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Dr. W.F. Armstrong described the first edition of this book in his Foreword to the first edition as "a thorough, comprehensive review of the basic and advanced concepts of stress echocardiography. This text represents an excellent starting point for individuals wishing to gain initial familiarity with stress echocardiography and a superb reference source for more experienced investigators and clinicians finding a need to further develop their understanding of the technique and advance its clinical relevance in their laboratories."
- Developments in Cardiovascular Medicine Vol.247
- Verlag: Springer Netherlands
- 2. Aufl.
- Seitenzahl: 255
- Erscheinungstermin: April 2003
- Abmessung: 229mm x 178mm x 21mm
- Gewicht: 597g
- ISBN-13: 9781402073694
- ISBN-10: 1402073690
- Artikelnr.: 13998617
1: Performance of stress echocardiography. Practical aspects of image acquisition and stress testing. Equipment for stress echocardiography. Acquisition of stress echocardiograms. Stress echocardiography protocols - an overview. Exercise echocardiography. Exercise simulating agents. Vasodilator stressors. Ergonovine stress testing. Pacing stress. Choice of exercise vs non-exercise stress.
2: Interpretation of stress echocardiography. Qualitative and emerging quantitative approaches. Qualitative interpretation. Semi-quantitative interpretation. Quantitative analysis. Conclusion.
3: Accuracy of stress echocardiography. Comparison with coronary stenoses. Methodologic influences on the measurement of accuracy. Clinical influences on the accuracy of stress echocardiography. Accuracy of exercise echocardiography. Accuracy of dobutamine stress echocardiography. Accuracy of vasodilator stress echocardiography. Accuracy of pacing stress echocardiography. Causes of discordance between stress echocardiography and angiography. Evaluation of the site and extent of coronary artery disease. Selection of the appropriate stress protocol. Conclusions.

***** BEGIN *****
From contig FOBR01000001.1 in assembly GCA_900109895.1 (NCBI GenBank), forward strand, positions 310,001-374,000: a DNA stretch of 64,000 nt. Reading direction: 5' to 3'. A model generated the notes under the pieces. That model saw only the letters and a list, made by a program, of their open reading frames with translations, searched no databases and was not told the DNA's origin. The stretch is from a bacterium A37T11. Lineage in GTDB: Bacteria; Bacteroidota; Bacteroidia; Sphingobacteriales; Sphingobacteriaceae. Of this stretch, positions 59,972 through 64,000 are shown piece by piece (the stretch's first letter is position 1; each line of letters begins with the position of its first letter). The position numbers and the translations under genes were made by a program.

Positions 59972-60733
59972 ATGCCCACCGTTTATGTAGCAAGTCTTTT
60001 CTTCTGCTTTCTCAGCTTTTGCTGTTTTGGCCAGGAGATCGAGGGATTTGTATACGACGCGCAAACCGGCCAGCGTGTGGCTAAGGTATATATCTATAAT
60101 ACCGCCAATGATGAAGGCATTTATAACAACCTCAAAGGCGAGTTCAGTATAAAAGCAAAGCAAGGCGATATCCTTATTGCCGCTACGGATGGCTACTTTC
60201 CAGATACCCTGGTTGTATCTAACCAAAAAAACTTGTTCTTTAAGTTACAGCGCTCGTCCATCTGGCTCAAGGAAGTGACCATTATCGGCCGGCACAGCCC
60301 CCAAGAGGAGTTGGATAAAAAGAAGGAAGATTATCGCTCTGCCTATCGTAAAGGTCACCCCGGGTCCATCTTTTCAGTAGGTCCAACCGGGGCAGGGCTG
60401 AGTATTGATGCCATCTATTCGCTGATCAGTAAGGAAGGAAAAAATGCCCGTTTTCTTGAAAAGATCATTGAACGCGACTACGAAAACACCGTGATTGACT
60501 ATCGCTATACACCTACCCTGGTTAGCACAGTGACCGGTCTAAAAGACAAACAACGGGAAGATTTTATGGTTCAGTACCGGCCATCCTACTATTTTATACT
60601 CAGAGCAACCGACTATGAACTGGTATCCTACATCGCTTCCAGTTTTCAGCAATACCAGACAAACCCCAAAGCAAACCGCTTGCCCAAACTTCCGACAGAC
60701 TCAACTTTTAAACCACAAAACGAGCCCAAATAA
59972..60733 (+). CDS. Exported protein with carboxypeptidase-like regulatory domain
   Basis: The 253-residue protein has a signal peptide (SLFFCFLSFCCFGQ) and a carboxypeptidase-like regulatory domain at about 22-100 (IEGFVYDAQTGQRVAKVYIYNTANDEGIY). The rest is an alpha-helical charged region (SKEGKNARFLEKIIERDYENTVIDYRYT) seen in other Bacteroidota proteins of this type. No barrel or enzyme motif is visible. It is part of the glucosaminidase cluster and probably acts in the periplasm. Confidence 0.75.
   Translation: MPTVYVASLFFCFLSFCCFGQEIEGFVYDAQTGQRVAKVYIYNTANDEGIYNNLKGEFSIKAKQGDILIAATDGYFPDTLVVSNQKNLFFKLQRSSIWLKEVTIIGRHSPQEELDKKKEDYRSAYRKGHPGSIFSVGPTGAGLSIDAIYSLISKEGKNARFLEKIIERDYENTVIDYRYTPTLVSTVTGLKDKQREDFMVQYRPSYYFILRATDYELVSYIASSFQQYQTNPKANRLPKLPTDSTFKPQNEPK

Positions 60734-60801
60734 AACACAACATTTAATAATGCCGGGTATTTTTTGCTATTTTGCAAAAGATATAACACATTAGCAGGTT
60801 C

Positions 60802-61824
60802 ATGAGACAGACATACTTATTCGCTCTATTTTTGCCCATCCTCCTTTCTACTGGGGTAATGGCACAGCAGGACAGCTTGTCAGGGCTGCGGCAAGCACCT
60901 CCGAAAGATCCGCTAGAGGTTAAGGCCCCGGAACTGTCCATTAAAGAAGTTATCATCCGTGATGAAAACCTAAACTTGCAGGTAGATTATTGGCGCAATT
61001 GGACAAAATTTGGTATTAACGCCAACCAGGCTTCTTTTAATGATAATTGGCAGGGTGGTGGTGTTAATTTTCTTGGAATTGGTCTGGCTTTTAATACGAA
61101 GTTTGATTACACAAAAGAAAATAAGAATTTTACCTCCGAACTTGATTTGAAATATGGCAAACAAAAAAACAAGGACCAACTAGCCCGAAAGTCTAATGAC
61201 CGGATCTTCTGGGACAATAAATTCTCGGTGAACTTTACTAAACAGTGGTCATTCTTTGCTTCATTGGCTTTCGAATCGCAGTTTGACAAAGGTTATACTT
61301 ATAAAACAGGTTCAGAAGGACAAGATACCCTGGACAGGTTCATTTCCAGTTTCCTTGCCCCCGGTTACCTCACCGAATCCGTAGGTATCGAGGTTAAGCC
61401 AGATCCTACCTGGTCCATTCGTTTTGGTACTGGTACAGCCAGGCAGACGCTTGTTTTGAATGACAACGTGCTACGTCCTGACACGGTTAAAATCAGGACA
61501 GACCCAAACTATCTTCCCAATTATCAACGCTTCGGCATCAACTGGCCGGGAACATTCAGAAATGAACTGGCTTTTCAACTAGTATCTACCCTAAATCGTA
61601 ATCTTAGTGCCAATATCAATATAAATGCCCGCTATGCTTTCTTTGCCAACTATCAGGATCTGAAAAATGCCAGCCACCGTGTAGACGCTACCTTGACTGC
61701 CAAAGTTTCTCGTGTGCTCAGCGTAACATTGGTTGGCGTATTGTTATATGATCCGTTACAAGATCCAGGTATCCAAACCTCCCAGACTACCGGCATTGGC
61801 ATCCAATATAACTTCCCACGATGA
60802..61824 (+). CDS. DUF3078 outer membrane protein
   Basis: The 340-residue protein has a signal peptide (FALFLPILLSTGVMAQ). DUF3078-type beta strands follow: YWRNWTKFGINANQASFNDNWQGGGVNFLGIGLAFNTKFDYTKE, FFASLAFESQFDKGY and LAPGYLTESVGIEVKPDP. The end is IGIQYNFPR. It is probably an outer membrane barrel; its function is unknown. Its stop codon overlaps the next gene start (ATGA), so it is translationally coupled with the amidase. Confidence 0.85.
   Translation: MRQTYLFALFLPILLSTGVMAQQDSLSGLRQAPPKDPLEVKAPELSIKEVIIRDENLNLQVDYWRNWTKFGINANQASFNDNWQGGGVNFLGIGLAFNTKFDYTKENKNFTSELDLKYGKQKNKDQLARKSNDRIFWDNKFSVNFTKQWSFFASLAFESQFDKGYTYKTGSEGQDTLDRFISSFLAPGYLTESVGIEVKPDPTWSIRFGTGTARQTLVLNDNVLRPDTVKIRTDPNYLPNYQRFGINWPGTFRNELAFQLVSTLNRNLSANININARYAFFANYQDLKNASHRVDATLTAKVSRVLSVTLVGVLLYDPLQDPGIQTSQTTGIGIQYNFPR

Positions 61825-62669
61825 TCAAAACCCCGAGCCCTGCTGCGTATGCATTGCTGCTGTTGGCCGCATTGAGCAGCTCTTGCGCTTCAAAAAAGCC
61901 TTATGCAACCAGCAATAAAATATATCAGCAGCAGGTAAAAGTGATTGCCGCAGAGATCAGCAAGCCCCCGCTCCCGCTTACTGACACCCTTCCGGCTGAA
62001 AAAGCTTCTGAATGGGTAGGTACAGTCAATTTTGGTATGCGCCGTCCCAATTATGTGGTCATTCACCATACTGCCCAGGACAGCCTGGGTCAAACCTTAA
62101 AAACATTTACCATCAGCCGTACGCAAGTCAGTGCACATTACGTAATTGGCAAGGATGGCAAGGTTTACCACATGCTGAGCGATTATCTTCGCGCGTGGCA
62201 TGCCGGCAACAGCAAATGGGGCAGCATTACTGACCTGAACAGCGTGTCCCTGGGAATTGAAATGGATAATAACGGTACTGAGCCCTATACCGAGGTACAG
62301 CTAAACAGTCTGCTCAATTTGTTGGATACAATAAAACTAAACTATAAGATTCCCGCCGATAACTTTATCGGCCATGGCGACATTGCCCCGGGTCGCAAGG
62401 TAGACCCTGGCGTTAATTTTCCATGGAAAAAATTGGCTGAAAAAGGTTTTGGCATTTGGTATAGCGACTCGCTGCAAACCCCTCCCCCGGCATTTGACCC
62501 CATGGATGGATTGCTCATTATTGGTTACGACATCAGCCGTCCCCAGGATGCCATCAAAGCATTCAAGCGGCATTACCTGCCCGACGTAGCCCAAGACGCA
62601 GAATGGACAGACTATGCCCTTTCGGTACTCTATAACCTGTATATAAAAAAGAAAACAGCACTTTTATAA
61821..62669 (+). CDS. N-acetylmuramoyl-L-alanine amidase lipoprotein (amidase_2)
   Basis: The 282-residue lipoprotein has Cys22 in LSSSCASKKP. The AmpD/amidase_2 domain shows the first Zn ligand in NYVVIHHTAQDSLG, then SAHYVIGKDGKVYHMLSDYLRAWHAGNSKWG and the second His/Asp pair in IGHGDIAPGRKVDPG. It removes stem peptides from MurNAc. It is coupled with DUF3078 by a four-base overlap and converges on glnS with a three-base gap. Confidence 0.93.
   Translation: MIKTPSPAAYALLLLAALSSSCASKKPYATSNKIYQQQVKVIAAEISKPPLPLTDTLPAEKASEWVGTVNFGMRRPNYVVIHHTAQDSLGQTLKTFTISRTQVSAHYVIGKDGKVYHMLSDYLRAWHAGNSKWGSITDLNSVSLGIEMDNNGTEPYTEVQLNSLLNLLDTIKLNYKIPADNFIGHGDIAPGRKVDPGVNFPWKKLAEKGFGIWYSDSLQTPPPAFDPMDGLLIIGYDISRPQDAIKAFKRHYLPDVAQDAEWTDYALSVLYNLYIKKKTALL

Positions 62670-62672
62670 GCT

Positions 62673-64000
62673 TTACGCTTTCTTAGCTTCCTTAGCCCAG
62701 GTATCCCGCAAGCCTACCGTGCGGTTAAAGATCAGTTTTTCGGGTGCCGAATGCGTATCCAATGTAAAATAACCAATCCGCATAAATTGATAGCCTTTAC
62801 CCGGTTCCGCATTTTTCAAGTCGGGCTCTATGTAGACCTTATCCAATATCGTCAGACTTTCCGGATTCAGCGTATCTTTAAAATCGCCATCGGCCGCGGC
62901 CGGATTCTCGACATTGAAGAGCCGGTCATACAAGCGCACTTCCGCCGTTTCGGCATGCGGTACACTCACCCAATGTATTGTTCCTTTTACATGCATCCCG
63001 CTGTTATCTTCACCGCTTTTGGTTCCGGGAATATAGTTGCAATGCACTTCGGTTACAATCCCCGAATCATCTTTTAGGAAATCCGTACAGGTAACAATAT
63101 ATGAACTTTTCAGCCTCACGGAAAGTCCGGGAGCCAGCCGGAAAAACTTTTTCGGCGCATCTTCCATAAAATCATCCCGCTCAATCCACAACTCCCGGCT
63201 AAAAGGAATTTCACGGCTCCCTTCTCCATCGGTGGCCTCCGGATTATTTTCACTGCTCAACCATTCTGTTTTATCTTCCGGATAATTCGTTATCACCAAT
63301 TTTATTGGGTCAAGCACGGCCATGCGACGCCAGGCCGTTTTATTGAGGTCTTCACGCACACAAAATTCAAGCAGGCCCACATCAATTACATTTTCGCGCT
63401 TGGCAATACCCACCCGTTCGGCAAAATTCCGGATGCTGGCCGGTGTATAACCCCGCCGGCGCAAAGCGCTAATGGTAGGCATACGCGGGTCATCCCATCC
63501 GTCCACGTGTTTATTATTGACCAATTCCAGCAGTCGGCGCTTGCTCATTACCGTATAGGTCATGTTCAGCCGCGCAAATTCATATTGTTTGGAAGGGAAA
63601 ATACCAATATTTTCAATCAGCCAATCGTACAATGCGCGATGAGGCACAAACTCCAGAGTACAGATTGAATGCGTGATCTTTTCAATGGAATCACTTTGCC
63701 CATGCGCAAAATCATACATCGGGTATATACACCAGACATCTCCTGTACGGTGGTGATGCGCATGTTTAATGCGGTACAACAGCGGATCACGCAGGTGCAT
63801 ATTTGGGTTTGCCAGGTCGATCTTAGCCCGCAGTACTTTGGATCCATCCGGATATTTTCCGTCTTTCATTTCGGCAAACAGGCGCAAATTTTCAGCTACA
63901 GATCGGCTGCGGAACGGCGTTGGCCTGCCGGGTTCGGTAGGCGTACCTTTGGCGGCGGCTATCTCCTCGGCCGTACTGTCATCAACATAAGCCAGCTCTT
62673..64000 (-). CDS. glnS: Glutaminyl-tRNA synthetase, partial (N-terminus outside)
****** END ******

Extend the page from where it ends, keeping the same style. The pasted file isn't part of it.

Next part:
4: Comparison of stress echo with standard stress testing. Is the exercise ECG obsolete? Introduction. Test selection in active patients with interpretable electrocardiogram. Use of stress echo in subgroups where the stress ECG is unreliable. Pharmacologic stress echo vs stress ECG in patients unable to exercise. Implications - Should a stress echo be used as the diagnostic test of choice in all patients with suspected coronary disease?
5: Comparison of stress echocardiography and other stress-imaging techniques for the diagnosis of coronary heart disease. Is there a 'test of choice'? Current status of otherstress-imaging approaches for the diagnosis of coronary heart disease. Accuracy of stress echo versus stress nuclear ventriculography. Accuracy of stress echo versus perfusion scintigraphy. Accuracy of stress echocardiography compared with magnetic resonance imaging. Conclusion - selection of stress imaging techniques for the diagnosis of coronary disease.
6: Use of stress echocardiography for planning and evaluation of interventions and medical treatment. Application of physiologic data to patient management. Use for evaluation and follow-up of coronary artery disease. Use for evaluation and follow-up of myocardial disease. Use for evaluation and follow-up of valvular heart disease. Conclusions.
7: Application of stress echocardiography to the prediction of outcomes. A powerful tool for prognostic evaluation. Assessment of prognosis in patients with stable coronary disease. Use of stress echocardiography to assess prognosis after myocardial infarction. Prediction of cardiac events in patients undergoing major non-cardiac surgery. Conclusion.
8: Echocardiographic determination of myocardial viability. Predicting regional and global recovery. Introduction. Definition of viable myocardium. Approaches to the detection of myocardial viability. Prediction of functional recovery with echocardiographic techniques. Prediction of global functional endpoints. Comparison with other techniques for prediction of viable myocardium. Conclusion.